Because an important part of the mentoring relationship is directed at the person’s future in the company and not only for the immediate job, it is different to the role of manager. Companies use mentoring programs to develop leaders and to keep star performers engaged, increasing retention rates. The mentoring relationship is most productive when it is separate to the manager–employee relationship (unlike in the coaching relationship where the manager can play a more direct role).
    Just as Mentor became Telemachus’ teacher, coach, counsellor and protector, developing a relationship based on affection and trust, organisations can adopt mentoring programs to build leaders and create organisations that engage and retain top talent.


  2. How constructive criticism helps us thrive

    July 26, 2016 by Alison Hill

    So much of what we do at work, from giving and receiving performance reviews to learning to be a leader and coach, rests on being able to give and receive feedback. Although it can be scary, people actually thrive on criticism when it is constructive.

    Good feedback is the quickest way to learn do things better and to change our behaviour. Yet we fear and avoid it, for good reasons to do with the way the human mind works. We find it threatening both to give and to receive criticism. It doesn’t have to be that way.

    A colleague recently participated in a writing workshop and told me how much she had benefited from what others had said about the work she’d presented. ‘Well you’re good, so of course they would say so,’ I told her. ‘No, it was when they told me the things I hadn’t done well that I really learnt something’, she said.  ‘It hurt, and some of the group were pretty harsh, yet when I thought about it later, I was grateful. I reworked my story and it was a lot better.’ Then she told me how hard it had been to give constructive criticism, especially to people she didn’t like much or when she felt the work had few redeeming features.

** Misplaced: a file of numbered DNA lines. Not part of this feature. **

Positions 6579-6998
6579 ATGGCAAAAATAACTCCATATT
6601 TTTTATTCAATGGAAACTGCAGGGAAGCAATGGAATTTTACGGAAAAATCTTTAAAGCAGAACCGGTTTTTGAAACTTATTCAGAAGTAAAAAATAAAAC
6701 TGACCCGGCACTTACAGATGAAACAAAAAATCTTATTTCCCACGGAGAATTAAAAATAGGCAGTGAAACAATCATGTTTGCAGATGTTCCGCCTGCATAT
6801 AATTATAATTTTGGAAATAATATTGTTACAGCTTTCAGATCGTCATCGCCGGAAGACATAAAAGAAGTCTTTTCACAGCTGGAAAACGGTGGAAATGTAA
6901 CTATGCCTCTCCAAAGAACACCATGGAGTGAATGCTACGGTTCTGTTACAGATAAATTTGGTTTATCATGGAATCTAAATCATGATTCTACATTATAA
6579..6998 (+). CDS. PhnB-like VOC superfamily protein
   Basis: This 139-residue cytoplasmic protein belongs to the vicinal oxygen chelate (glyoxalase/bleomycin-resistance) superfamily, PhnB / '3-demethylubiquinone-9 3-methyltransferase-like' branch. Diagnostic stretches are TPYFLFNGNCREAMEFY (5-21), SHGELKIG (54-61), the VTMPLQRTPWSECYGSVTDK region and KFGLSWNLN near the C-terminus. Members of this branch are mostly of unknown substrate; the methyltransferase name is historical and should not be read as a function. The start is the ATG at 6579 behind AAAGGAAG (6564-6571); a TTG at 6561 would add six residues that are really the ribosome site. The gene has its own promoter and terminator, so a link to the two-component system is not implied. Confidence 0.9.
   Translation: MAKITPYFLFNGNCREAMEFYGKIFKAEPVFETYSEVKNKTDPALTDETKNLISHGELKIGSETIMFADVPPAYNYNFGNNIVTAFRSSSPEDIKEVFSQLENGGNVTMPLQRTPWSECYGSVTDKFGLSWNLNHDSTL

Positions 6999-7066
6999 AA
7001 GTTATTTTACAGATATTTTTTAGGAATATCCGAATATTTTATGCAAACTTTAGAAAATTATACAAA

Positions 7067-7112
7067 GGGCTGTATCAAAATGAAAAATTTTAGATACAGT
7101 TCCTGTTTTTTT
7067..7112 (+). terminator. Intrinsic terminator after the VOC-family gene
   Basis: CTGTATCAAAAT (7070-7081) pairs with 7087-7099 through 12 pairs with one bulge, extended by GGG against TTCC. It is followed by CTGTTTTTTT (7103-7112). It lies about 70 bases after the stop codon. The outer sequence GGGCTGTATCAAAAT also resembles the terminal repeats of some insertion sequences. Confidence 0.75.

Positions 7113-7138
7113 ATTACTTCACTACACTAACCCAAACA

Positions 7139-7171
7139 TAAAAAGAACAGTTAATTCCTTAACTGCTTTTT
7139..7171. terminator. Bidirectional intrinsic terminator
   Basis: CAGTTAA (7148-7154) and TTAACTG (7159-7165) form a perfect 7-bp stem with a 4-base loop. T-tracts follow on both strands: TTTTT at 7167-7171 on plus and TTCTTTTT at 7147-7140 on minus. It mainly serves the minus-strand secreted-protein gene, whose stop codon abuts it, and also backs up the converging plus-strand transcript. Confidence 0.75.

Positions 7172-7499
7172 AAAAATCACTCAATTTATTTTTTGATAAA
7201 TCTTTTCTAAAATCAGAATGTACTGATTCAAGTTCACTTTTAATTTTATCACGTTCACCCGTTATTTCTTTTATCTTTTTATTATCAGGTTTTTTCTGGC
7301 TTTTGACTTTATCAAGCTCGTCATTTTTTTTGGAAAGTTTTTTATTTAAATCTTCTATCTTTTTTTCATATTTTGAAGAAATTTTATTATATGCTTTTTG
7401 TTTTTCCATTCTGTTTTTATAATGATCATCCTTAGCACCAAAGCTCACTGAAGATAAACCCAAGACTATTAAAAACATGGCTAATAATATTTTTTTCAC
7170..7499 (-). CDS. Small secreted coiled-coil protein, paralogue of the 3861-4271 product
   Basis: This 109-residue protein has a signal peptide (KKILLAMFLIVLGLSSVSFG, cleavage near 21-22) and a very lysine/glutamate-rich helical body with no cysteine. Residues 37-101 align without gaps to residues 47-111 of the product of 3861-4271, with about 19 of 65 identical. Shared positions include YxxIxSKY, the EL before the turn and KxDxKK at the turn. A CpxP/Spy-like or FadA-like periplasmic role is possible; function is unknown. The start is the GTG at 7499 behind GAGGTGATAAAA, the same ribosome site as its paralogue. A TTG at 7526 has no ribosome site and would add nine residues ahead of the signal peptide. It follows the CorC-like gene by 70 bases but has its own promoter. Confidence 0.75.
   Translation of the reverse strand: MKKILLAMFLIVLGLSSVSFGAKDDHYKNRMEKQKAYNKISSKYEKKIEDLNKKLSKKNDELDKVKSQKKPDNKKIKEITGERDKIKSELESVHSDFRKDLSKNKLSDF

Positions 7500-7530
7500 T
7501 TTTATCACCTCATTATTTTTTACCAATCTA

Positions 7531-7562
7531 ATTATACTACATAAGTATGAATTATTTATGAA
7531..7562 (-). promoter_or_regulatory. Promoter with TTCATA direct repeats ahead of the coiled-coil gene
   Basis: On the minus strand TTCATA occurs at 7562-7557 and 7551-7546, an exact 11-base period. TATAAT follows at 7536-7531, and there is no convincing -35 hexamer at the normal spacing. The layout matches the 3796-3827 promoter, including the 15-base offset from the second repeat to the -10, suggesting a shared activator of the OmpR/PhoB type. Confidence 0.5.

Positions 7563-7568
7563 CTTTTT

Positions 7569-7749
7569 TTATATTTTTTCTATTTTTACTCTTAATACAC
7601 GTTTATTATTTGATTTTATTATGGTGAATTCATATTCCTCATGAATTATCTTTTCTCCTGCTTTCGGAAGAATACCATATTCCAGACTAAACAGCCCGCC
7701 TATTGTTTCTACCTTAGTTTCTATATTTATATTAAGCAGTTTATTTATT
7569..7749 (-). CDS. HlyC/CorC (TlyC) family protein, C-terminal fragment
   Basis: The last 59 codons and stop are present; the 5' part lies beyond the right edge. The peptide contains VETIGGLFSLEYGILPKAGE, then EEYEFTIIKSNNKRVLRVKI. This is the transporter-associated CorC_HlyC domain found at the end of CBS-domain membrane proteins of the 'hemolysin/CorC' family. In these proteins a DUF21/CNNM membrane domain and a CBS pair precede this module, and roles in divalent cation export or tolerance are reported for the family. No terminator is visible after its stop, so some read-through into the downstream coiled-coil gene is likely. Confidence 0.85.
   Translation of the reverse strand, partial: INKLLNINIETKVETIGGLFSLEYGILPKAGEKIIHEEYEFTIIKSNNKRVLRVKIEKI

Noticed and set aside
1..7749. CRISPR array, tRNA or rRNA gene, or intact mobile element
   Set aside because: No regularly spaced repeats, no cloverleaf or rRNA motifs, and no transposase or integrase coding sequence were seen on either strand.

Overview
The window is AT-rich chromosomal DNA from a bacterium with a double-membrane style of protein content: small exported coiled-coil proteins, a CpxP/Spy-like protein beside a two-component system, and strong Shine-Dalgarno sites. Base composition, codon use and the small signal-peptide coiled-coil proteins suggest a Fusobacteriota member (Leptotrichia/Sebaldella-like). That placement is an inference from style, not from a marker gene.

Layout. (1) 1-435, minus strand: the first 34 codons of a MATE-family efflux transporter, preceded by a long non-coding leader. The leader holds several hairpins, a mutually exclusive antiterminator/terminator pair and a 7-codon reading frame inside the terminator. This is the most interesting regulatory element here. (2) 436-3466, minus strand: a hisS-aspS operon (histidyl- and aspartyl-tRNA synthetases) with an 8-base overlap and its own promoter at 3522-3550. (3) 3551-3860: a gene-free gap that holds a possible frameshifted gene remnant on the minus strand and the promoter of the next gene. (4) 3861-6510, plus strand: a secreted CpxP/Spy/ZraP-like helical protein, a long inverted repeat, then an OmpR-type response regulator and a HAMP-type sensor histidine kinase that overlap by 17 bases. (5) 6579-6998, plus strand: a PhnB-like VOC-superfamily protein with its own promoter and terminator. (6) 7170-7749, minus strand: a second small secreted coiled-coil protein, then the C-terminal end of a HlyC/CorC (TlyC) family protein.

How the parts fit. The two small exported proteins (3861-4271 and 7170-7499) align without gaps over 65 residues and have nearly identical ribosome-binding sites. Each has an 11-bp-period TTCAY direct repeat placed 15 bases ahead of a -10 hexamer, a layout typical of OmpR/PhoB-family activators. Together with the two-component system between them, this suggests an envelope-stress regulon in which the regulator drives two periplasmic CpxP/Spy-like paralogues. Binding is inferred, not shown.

I reminded her about using the ‘sandwich’ method we’d learnt in parenting classes: positioning a slice of negative criticism ‘cheese’ between two pieces of positive feedback ‘bread’. ‘I did that, and I felt like a fake’, she told me. ‘I could see they were just waiting for me to get to the bad bit, and didn’t really hear the good news. I was uncomfortable because I knew I still had to say that their dialogue was unnatural and their grammar was all wrong, and my unease made them uncomfortable too.’ It seemed the conventional wisdom wasn’t working.

    She then shared with me how the group had agreed to a better method after that first awkward session. They decided to be transparent about how constructive feedback would be given, and all agreed to follow a process. My friend described how much better she felt about giving and receiving feedback when the emphasis shifted to making shared, informed choices about how to improve. Of course, sharing creative writing in a group setting is not quite the same as having a one-on-one conversation about workplace performance, but the principles still apply.

    Giving criticism: the criticism sandwich v the transparent approach

    Instead of: ‘The report is well written and interesting. However, there’s not enough detail. You’d better find the figures and add them in before the presentation at three. I love the layout though’.

    Describe what you see, and agree on the facts

    ‘I’m concerned about the lack of detail in this report and how that might have affected our business case. I’d like to go through some details and see if you see the same things. I’m open to the possibility that I’ve missed something or that I’ve not explained what’s needed. Once we agree on the size of the problem, let’s decide what we can do.